“’Stanton Walgrave'(1976-1978) Wildly avant-garde outfit that attempted everything from Henry Cow style multiple time signatures to Faustian free improvisations. Line up included Glyn Bush & Pickle”
“I first met Alan in ’76 when STANTON WALGRAVE were invited to do the music for the play ‘Another Suburban Romance’. This great surrealist drama, a cross between Beckett and Peyton Place, had been written by Alan and Jamie Detano and was then in rehearsal. Glyn Bush and Pickle wrote an incredibly complex score which was exhaustingly perfected and mostly recorded only for the project to founder when a couple of actors dropped out.”
Alex Green, Apollox 1995
Stanton Walgrave was an occasional totally improvised band comprised of Glyn, myself, the aforementioned Seaweed and last but not least Shrivs. We played mainly instruments that we couldn’t play and prided ourselves on producing hours of unlistenable twiddles to arrive at a few seconds of astounding beauty.
Pickle (Mr. Licquorice)
„I REMEMBER Mr. Licquorice as a strange and angular youth with many unsettling ways. He used to affect a resemblance to an anorexic Adolph Hitler, albeit in a totally unselfconscious fashion.
Mr Licquorice seriously believed that swept-across black hair and tiny tooth-brush moustache had their origins with him and him alone.
Wags in the street would accost him with cries of “Achtung Schweinhund” and “Heil Hitler” only to be met with a puzzled shrug, a frown of annoyance and incomprehension.
I recall receiving a letter from Brum-based Bizarro, Grant Series of the D-Go-Tees in which he enquired after his old chum Licquorice with a cheery “And how is our man in the bunker?” When I relayed these salutations verbatum to their subject I was met with a familiar sight of brows crinkling beneath a black slash-fringe.
“Who does he mean?” asked Mr. Licquorice. In that moment I understood that the being before me, while not mad in the conventional sense, was a being not of this world.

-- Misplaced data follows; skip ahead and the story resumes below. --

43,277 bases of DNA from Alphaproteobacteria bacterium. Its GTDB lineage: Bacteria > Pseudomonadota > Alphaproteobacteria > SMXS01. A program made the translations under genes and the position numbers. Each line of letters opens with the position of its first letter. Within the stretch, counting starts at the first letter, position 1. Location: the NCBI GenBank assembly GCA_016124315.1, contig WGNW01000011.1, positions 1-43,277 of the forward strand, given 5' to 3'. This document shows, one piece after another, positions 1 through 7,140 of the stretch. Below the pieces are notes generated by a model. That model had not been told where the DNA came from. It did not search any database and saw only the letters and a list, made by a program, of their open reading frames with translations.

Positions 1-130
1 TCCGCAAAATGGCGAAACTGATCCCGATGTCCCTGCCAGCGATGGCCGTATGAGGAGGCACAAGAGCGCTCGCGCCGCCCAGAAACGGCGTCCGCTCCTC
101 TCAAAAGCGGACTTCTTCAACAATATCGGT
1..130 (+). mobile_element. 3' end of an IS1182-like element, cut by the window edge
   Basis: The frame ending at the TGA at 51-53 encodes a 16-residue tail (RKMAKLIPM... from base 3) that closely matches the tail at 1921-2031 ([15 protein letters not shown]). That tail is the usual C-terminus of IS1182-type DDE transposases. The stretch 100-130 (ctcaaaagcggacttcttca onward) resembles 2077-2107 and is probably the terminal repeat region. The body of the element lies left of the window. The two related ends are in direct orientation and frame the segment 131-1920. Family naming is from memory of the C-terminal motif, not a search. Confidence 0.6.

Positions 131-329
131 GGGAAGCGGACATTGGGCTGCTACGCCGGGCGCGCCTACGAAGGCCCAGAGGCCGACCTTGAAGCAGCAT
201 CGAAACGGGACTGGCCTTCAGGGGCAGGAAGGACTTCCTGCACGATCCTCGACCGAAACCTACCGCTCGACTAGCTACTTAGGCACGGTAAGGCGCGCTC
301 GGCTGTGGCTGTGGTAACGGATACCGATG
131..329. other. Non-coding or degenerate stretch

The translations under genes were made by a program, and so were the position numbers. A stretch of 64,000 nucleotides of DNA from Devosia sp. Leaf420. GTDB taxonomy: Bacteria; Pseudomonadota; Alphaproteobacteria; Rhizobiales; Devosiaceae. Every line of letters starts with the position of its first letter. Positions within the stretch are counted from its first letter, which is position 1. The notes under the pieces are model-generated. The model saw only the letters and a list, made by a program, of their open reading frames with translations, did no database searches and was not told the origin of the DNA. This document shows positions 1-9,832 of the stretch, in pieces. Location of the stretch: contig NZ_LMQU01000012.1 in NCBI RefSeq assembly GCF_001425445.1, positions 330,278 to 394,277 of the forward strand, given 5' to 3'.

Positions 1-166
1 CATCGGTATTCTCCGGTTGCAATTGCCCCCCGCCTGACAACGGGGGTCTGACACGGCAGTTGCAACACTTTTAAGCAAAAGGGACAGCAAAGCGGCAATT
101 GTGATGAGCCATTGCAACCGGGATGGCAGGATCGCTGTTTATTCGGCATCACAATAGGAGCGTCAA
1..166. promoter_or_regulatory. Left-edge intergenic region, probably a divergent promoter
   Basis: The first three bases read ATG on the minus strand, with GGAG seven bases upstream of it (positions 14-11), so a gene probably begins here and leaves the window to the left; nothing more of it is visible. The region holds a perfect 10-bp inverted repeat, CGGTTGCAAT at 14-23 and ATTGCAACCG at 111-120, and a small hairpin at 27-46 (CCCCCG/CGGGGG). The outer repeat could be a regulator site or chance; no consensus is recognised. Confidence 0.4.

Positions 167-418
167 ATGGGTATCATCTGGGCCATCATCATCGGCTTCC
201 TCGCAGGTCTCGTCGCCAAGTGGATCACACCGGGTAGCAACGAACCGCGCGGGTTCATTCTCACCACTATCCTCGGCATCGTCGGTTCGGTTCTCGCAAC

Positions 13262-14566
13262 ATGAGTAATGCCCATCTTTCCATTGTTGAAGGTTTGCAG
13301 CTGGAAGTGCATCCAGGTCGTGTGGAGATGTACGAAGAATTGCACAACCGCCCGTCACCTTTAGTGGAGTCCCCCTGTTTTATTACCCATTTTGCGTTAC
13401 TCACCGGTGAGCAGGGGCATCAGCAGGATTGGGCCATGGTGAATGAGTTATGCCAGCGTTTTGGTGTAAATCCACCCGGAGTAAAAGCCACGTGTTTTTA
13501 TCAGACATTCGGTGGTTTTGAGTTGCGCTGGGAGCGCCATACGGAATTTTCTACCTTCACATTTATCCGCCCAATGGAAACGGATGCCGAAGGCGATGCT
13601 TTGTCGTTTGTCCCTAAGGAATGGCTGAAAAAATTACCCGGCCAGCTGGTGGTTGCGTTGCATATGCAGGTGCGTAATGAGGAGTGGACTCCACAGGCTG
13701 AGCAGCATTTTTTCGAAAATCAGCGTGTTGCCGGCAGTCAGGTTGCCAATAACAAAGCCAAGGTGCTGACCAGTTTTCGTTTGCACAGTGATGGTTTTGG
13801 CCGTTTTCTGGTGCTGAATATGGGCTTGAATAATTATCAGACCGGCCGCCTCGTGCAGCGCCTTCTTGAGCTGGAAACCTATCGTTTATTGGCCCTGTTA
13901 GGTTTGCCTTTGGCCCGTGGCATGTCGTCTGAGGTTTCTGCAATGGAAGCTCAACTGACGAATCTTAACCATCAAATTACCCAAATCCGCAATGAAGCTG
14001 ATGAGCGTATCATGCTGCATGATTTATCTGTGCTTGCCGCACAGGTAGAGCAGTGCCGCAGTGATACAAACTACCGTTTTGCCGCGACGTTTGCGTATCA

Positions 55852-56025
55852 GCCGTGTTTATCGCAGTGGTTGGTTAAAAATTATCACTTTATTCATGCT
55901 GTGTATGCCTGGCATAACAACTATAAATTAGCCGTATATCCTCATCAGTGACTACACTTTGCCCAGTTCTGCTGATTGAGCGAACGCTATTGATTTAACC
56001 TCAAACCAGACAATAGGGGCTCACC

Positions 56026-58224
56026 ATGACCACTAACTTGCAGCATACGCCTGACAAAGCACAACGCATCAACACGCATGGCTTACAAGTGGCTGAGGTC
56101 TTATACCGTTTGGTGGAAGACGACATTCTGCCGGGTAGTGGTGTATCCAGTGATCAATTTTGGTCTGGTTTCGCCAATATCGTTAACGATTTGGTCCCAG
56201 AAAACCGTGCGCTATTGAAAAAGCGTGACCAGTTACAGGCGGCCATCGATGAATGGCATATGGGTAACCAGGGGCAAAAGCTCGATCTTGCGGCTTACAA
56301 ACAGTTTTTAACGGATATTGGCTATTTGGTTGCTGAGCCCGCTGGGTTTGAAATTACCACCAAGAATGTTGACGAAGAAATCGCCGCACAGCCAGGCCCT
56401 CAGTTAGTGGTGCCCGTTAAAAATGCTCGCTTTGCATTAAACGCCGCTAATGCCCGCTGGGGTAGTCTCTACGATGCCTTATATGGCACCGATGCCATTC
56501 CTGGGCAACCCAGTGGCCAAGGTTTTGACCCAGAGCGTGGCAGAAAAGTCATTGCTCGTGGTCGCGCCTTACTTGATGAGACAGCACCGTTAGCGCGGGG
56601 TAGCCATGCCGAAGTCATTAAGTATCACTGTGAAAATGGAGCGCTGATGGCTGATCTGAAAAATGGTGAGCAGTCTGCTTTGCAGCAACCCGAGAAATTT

Naturally, there had been clues… like the ghastly rumour that Licquorice had eaten nothing but Heinz baby foods until the onset of puberty. At the time I laughed. But now, as Brecht’s Artoro Ui remarks, “Nobody’s laughing anymore”.
And then there were his friends.
There was Seaweed, who had a young ladyfriend called Fin. A quirk to the set of eyes and mouth, a certain pallid lower-depths luminosity… all these features conspired so that in conversation with Seaweed the sensation was one of talking underwater.
And of course, there was Spawnwash. Spawnwash had the weirdly-crafted skull and glittering marble eyes of a changeling, although it was difficult to imagine just what he had been changed with. Sworn doctor’s certificates were believed to exist revealing that he possessed two separate sets of vocal chords… a strange anatomical atterration that fecilllteted his later use of the terrifying ‘Stereo Voice’ technique.
This ear-wrenching display of Vox Abhumana was known on occasions to reduce strong men to convulsions and cause mothers to smother their offspring by placing Reticules over the heads of the doomed infants.
There was also the garish and frightening Grant Series in his blue plastic spectacles and his nightmarish silver ties. And the spectural Max Akropolis, a Beardslay grotesque with a tiny head and a large double-breasted suit.
Together these five Phantom-Zone exiles made up the subterranean quintet known as Stanton Walgrave.”
Alan Moore, Sounds article, Mystery and Abomination”, 1981-08-08
We did a freeform session there [at Wild Willy Barret’s place in Northants] with members of Stanton Walgrave and Tom [Fawcett] and his mate
Pickle (Mr. Licquorice)
Trefor Goronwy was also in stanton Walgrave after I left Northampton and met Fin. Insofar, that is, that anyone was in the SW. It was really more a state of mind than a group. Lol
29-30 October 1977, Northampton